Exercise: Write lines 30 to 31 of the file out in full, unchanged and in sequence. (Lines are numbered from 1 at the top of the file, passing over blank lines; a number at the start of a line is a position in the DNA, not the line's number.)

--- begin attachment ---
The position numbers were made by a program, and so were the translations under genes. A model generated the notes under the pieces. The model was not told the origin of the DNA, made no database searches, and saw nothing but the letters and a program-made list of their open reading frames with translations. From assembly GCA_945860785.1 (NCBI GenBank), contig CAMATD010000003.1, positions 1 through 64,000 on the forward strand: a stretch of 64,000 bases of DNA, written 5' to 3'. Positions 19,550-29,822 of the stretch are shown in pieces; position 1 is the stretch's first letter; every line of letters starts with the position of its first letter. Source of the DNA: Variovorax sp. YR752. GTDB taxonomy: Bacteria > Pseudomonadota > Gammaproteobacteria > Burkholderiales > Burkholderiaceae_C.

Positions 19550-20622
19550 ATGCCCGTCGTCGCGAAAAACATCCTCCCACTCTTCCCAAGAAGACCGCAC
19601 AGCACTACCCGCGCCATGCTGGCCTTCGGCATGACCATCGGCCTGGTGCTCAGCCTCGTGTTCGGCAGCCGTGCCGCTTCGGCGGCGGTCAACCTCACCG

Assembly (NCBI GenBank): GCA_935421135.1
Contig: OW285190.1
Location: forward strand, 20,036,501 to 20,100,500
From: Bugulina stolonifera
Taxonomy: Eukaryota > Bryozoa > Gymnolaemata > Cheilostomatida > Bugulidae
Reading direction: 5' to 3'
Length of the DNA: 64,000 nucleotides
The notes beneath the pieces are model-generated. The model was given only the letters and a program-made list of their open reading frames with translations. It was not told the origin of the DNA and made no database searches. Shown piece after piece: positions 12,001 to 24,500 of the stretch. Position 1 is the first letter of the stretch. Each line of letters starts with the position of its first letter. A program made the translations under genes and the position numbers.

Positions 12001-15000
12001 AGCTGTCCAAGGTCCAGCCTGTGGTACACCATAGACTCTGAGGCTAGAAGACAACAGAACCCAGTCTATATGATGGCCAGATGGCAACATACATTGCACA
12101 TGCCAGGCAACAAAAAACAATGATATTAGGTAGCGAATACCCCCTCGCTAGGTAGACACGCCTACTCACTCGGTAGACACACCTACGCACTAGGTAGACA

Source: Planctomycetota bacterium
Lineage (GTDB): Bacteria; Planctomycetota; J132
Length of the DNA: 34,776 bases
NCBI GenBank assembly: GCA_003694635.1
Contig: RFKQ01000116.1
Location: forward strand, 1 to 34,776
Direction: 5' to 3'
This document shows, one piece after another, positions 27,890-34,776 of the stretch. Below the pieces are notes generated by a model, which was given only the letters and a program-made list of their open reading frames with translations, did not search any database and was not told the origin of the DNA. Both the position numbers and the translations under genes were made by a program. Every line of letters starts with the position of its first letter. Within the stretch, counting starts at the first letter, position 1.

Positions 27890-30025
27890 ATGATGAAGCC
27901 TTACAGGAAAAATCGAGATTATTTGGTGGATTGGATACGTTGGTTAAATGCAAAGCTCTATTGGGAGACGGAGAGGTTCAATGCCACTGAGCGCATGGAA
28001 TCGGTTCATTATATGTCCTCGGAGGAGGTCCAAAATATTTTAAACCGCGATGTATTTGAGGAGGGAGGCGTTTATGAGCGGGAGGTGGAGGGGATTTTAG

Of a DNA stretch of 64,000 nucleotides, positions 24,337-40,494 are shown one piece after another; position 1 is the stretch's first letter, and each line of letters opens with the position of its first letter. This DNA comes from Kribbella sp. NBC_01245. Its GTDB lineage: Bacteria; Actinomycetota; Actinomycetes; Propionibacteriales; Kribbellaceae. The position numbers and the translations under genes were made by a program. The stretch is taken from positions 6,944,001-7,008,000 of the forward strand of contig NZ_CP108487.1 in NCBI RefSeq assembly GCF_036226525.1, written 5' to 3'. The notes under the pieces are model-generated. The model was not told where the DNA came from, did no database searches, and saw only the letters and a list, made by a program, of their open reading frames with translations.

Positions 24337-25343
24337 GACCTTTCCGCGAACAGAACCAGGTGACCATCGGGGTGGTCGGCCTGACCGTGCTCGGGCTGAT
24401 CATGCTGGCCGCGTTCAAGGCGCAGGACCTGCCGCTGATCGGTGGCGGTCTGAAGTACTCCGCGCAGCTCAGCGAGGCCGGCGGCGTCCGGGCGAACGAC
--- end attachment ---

24337 GACCTTTCCGCGAACAGAACCAGGTGACCATCGGGGTGGTCGGCCTGACCGTGCTCGGGCTGAT
24401 CATGCTGGCCGCGTTCAAGGCGCAGGACCTGCCGCTGATCGGTGGCGGTCTGAAGTACTCCGCGCAGCTCAGCGAGGCCGGCGGCGTCCGGGCGAACGAC